Salaries of the Soviet employees of the Mission are fixed in dollars but paid in rubles nor could they be accepted in dollars under Soviet regulations. The minimum rate at which these salaries are payable is that fixed by the exchange compensation procedure (17.4 rubles to the dollar). The maximum has been at the rate of 25 rubles to the dollar recommended by me and approved in the Department’s 841, December 6, [1940,] 4 p.m.64 The Soviet employees have during the past year been paid at an average rate of approximately 25 rubles to the dollar. Nevertheless in view of the increase in prices referred to, the Embassy has despite this favorable rate of 25 to the dollar been compelled to recommend wage increases for most of its Soviet personnel. It is now clear that such minor dollar increases as have been granted or may be contemplated by the Department will not offset the increased living costs or compensate for the income loss which will result from payment at the rate of 17.4. This rate of payment will effect an average reduction in ruble compensation to our Soviet employees as compared with the past year of 30%. Since the average wage of the Soviet employees is in the neighborhood of $500 per annum it is doubtful that some of them could or would remain in our employ after such a reduction. The Department is aware of the difficulty with which even one Soviet employee is replaced due to the unwillingness of Soviet citizens to enter into the employ of foreign missions.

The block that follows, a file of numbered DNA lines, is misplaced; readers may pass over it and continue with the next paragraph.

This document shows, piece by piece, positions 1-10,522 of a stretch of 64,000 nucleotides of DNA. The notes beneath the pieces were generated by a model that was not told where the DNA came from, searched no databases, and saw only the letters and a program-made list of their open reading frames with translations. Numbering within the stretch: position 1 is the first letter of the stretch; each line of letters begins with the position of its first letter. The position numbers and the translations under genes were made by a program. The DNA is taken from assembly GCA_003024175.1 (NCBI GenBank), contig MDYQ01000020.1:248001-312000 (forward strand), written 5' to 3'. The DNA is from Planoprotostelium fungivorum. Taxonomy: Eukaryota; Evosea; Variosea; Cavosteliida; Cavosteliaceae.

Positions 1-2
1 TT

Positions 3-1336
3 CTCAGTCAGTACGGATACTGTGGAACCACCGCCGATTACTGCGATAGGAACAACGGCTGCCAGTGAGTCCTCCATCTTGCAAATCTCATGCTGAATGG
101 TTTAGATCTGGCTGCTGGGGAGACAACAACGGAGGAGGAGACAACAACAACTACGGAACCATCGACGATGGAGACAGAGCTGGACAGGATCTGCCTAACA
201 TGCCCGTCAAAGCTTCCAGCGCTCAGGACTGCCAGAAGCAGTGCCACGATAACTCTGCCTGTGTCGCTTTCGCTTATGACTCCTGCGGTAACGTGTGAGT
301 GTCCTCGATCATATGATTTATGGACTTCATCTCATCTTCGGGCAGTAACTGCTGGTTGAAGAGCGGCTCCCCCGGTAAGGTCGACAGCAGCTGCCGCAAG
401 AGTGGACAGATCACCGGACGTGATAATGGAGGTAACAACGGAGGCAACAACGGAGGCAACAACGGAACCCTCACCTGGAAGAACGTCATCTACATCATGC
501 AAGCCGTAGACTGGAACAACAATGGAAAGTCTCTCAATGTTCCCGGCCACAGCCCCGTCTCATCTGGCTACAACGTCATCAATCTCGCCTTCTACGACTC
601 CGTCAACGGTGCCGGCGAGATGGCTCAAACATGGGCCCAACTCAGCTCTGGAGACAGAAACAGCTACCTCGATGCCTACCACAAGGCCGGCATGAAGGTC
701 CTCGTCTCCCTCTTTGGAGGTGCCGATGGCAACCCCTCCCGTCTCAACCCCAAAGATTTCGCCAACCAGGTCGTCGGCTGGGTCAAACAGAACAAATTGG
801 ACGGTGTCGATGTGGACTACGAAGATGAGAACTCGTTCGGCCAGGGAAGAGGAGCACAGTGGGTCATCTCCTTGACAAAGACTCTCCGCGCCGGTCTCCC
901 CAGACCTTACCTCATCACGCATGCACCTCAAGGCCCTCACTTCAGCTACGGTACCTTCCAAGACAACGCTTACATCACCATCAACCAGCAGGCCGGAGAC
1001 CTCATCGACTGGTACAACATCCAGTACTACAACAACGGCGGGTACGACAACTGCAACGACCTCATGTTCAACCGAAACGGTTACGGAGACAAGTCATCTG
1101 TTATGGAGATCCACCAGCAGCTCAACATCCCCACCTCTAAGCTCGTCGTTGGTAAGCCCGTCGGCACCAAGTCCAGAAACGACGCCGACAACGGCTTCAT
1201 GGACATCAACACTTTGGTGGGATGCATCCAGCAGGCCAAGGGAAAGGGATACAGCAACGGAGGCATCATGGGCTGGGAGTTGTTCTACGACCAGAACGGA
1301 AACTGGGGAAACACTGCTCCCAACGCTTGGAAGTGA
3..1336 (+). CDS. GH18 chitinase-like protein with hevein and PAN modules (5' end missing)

The American personnel of the Mission will, in general, be affected in much the same manner as the Soviet personnel although payment of exchange compensation at the rate of 17.4 rubles to the dollar will afford greater relief to the higher paid officers than to the lower paid officers and clerks, as the latter’s ruble expenditures require a higher [Page 873] percentage of their salaries. The dollar expenditures of the American personnel of this Mission have been greatly increased as a result of the war, since essential clothing, food, household supplies and other necessities are not available in Moscow but must be purchased in the United States or Stockholm where prices are relatively high and transported to Moscow at excessive freight rates. Food products formerly acquired in Riga must now be purchased from the Embassy commissary whose prices have increased steadily during the past year and are now being further increased in order to provide for the exorbitant freight rates charged for the last food shipments to arrive over the Trans-Siberian Railway from Vladivostok. Further freight rates on these shipments will have to be paid in rubles obtained at the rate of 12 to the dollar which will result in a 40% increase in the prices which the commissary will be obliged to charge. The freight and handling charges on the last commissary shipment from Vladivostok to Moscow for example amounted to $1982 at 25 rubles to the dollar on 31 tons. At 12 rubles to the dollar the commissary would have been required to pay $4129 freight from Vladivostok to Moscow on the same shipment in addition to the trans-Pacific and transcontinental freight charges which amounted to $1476 above the cost of the food and other supplies purchased in the United States. At 12 rubles to the dollar the total freight on commissary shipments will hereafter amount to approximately $180 per ton.